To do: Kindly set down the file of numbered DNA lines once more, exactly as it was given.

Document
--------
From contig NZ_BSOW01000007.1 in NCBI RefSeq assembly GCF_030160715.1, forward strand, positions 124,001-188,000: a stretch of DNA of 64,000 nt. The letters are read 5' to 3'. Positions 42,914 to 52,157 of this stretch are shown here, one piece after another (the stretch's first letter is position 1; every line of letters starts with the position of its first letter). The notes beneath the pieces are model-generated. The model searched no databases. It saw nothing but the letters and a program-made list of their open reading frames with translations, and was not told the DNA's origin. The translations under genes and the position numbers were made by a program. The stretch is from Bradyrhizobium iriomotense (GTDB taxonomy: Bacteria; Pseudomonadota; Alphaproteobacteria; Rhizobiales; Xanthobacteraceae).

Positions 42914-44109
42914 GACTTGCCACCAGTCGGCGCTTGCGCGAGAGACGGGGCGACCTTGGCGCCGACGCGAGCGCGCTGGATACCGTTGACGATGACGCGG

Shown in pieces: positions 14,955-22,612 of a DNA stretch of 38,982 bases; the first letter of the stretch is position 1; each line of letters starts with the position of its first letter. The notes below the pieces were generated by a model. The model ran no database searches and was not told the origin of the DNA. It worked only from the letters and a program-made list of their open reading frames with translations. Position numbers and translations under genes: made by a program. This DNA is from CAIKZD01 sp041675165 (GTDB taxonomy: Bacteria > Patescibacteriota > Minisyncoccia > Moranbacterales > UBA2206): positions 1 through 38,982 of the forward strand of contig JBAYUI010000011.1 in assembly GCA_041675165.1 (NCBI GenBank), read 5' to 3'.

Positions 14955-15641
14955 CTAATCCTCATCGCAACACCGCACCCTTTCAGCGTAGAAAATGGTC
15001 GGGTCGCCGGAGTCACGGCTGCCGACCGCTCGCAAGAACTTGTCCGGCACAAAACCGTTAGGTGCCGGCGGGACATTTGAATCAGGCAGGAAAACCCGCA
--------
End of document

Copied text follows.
From contig NZ_BSOW01000007.1 in NCBI RefSeq assembly GCF_030160715.1, forward strand, positions 124,001-188,000: a stretch of DNA of 64,000 nt. The letters are read 5' to 3'. Positions 42,914 to 52,157 of this stretch are shown here, one piece after another (the stretch's first letter is position 1; every line of letters starts with the position of its first letter). The notes beneath the pieces are model-generated. The model searched no databases. It saw nothing but the letters and a program-made list of their open reading frames with translations, and was not told the DNA's origin. The translations under genes and the position numbers were made by a program. The stretch is from Bradyrhizobium iriomotense (GTDB taxonomy: Bacteria; Pseudomonadota; Alphaproteobacteria; Rhizobiales; Xanthobacteraceae).

Positions 42914-44109
42914 GACTTGCCACCAGTCGGCGCTTGCGCGAGAGACGGGGCGACCTTGGCGCCGACGCGAGCGCGCTGGATACCGTTGACGATGACGCGG

Shown in pieces: positions 14,955-22,612 of a DNA stretch of 38,982 bases; the first letter of the stretch is position 1; each line of letters starts with the position of its first letter. The notes below the pieces were generated by a model. The model ran no database searches and was not told the origin of the DNA. It worked only from the letters and a program-made list of their open reading frames with translations. Position numbers and translations under genes: made by a program. This DNA is from CAIKZD01 sp041675165 (GTDB taxonomy: Bacteria > Patescibacteriota > Minisyncoccia > Moranbacterales > UBA2206): positions 1 through 38,982 of the forward strand of contig JBAYUI010000011.1 in assembly GCA_041675165.1 (NCBI GenBank), read 5' to 3'.

Positions 14955-15641
14955 CTAATCCTCATCGCAACACCGCACCCTTTCAGCGTAGAAAATGGTC
15001 GGGTCGCCGGAGTCACGGCTGCCGACCGCTCGCAAGAACTTGTCCGGCACAAAACCGTTAGGTGCCGGCGGGACATTTGAATCAGGCAGGAAAACCCGCA